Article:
Lacey v. BAC Home Loans Servicing, LP (In re Lacey)

Decision Date12 July 2012
Docket NumberBankruptcy No. 10–19903–JNF.,Adversary No. 10–1249.
Citation480 B.R. 13
PartiesIn re Walter W. LACEY, Debtor. Walter W. Lacey, Plaintiff v. BAC Home Loans Servicing, LP; GMAC–RFC Holding Company, LLC, Orlans Moran PLLC, and The Bank of New York Mellon Trust Company, N.A., and Darlene McCarthy, Defendants.
CourtU.S. Bankruptcy Court — District of Massachusetts

OPINION TEXT STARTS HERE

David G. Baker, Boston, MA, for Plaintiff.

MEMORANDUM

JOAN N. FEENEY, Bankruptcy Judge.

I. INTRODUCTION

The matter before the Court is the Motion for Summary Judgment filed by the following defendants: “Bank of America, N.A. as successor by merger to BAC Home Loans Servicing, LP, GMAC–REF Holding Company, LLC, Orlans Moran PLLC, Bank of New York Mellon Trust Company, N.A., and Darlene McCarthy (collectively, the Defendants), through which the Defendants seek summary judgment in their favor with respect to all counts of the First Amended Complaint (the “Complaint”) filed by Walter W. Lacey (the Plaintiff or the “Debtor”). The Court heard the Motion and the Plaintiff's Objection on April 30, 2012. The issue presented is whether the Defendants have established the absence of any genuine issues of material fact entitling them to summary judgment pursuant to Fed.R.Civ.P. 56(a), made applicable to this proceeding by Fed. R. Bankr.P. 7056.

II. JURISDICTION

The Plaintiff alleged in his Complaint that this Court has jurisdiction pursuant to 28 U.S.C. § 13341 and that [t]his is a core proceeding within the meaning of that statute [ 28 U.S.C. § 157(b)(2)(A)(P) ], and the court has jurisdiction to enter a final judgment.” In the alternative, the Plaintiffassented to entry of final judgment by the bankruptcy court in the event the Court were to determine his claims to be non-core.

The Defendants, who have filed answers to the Complaint, denied that the Complaint is a core proceeding and denied that the Court may hear and determine the Complaint because the Plaintiff had no interest in the property when he filed his bankruptcy petition by virtue of the prepetition foreclosure sale, which extinguished his equity of redemption. They do not consent to the entry of a final judgment by this Court.

In a Memorandum dated October 27, 2011, the Court stated:

The Court concludes that the Debtor's causes of action are not “core;” rather they are “related-to” the Debtor's bankruptcy case as resolution of the claims will have a conceivable impact on the bankruptcy estate. See Boston Regional Med. Center, Inc. v. Reynolds (In re Boston Regional Med. Center, Inc.), 410 F.3d 100 (1st Cir.2005). A determination that the Debtor's causes of action are “related-to” the Debtor's bankruptcy case compels the conclusion that this Court has jurisdiction to submit proposed findings of fact and conclusion of law to the district court pursuant to 28 U.S.C. § 157(c)(1).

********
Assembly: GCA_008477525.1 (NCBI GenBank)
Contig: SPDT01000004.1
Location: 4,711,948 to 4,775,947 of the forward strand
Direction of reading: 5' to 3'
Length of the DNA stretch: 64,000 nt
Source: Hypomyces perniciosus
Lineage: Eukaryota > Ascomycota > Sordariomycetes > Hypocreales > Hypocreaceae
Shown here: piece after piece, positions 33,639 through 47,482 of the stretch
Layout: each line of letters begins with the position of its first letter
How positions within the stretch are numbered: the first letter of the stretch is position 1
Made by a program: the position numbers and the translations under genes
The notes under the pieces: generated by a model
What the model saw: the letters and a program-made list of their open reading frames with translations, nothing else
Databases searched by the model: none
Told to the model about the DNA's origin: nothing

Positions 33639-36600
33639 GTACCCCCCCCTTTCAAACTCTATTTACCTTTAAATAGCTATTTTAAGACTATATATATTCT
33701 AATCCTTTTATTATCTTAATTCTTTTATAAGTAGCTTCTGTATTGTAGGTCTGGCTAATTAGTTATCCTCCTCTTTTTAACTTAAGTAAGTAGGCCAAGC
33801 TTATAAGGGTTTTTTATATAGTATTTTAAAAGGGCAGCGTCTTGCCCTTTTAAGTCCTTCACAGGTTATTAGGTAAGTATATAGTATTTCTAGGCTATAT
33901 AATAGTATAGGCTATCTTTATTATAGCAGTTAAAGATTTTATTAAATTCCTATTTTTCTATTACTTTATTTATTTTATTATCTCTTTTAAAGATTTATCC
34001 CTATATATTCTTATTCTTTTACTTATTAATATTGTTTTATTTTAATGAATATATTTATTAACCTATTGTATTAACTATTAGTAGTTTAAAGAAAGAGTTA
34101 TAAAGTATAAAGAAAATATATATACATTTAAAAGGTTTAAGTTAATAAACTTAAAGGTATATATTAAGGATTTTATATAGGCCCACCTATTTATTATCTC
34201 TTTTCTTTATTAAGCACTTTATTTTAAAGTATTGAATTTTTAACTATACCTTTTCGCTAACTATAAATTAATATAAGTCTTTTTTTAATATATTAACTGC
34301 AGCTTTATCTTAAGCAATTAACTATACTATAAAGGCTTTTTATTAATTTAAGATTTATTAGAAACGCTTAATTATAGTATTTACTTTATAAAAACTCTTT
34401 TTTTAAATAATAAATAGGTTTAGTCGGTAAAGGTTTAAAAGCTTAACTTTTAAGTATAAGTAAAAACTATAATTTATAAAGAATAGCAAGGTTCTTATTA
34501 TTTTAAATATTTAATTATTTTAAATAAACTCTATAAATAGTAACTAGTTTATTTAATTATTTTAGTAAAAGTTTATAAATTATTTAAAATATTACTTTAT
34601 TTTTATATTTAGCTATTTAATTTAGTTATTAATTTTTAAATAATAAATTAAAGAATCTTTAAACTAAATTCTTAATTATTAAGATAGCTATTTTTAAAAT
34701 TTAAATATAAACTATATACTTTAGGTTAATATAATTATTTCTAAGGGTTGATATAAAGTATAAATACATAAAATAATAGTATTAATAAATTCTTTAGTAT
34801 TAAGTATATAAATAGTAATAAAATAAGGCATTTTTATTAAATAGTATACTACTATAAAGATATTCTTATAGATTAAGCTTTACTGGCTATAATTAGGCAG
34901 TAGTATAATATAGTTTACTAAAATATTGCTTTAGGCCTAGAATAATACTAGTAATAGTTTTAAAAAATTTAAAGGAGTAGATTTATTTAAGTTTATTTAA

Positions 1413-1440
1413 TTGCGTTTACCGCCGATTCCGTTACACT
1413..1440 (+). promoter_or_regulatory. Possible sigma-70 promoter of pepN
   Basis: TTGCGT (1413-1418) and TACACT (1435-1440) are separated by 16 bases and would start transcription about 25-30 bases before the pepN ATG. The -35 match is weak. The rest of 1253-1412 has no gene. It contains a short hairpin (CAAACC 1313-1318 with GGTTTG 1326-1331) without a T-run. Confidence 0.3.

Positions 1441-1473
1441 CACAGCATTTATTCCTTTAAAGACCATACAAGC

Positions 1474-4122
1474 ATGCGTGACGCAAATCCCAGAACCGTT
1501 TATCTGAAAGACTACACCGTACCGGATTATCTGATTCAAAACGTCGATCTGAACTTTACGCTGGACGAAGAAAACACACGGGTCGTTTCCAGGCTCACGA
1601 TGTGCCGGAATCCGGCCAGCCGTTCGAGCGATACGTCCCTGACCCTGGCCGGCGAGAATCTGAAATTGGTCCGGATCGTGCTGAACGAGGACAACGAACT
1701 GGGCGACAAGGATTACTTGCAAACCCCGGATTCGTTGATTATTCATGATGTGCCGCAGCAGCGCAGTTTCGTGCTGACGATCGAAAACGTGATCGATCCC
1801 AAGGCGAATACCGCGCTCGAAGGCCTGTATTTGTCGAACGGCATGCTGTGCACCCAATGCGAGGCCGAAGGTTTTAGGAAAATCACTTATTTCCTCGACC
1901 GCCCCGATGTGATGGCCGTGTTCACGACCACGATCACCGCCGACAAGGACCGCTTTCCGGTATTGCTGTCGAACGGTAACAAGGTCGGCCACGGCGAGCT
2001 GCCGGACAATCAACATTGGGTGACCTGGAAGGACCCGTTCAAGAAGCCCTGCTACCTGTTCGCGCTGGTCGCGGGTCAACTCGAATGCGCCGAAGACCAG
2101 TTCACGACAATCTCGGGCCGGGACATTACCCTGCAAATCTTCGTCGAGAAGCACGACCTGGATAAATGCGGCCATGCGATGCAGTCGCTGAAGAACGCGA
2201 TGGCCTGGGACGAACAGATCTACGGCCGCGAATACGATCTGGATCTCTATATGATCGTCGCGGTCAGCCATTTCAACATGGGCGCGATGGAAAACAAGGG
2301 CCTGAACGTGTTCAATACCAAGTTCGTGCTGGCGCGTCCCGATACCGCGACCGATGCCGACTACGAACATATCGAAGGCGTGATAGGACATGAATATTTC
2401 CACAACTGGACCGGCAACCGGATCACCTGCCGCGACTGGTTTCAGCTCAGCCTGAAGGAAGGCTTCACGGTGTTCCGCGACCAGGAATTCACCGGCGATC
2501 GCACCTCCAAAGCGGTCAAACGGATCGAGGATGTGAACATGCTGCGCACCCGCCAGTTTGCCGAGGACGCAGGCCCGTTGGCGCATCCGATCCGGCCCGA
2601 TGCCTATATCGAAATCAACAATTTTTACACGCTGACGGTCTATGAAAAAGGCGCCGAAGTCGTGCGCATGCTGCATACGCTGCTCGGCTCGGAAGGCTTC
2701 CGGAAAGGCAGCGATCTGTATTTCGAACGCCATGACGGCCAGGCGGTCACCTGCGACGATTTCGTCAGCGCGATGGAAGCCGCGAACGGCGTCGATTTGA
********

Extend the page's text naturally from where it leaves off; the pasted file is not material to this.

Lacey v. BAC Home Loans Servicing LP. (In re Lacey), Adv. P. No. 10–1249, Slip op. at 12, 2011 WL 5117767 (Bankr.D.Mass. Oct. 27, 2011) (footnotes omitted).2 The Court added that its decision was without prejudice to the filing by the Defendants of a motion to withdraw the reference or a motion for abstention. Id. at 21. None of the Defendants elected to file either type of motion.

As a result of the October 27, 2011 decision, the Court reiterates its conclusion that the Complaint is related to the Debtor's bankruptcy case, see28 U.S.C. 1334(b), as it does not implicate any core matters enumerated in 28 U.S.C. § 157(b)(2). None of the Plaintiff's claims arise under title 11, nor do they arise in his case under title 11, and the Defendants do not consent to the entry of final orders. Accordingly, the Court shall submit its proposed findings of fact and rulings of law to the United States District Court for the District of Massachusetts for review pursuant to 28 U.S.C. § 157(c)(1) when all the proceedings relative to the Plaintiff's claims are concluded in this Court.3 None of the Defendants have filed a proof of claim in the Debtor's Chapter 13 case. The Complaint is non-core and related to the Debtor's bankruptcy case and all of the parties do not consent to the entry of a final order by this Court, and, as a consequence, this Court will not be entering a final judgment in the adversary proceeding. The Court concludes that the United States Supreme Court's decision in Stern v. Marshall, 546 U.S. ––––, 131 S.Ct. 2594, 180 L.Ed.2d 475 (2011), is not implicated in this proceeding. This Court interprets Stern narrowly as directed by the majority decision. Id. at 2620. Pursuant to Stern, bankruptcy courts are divested of authority to enter final judgments with respect to state law counterclaims that are not resolved in the process of ruling on proofs of claim. Those circumstances are not present in this proceeding.

III. PROCEDURAL BACKGROUND

The Debtor filed a Chapter 13 case on September 12, 2010. 4 He commenced the above-captioned adversary proceeding one day later. 5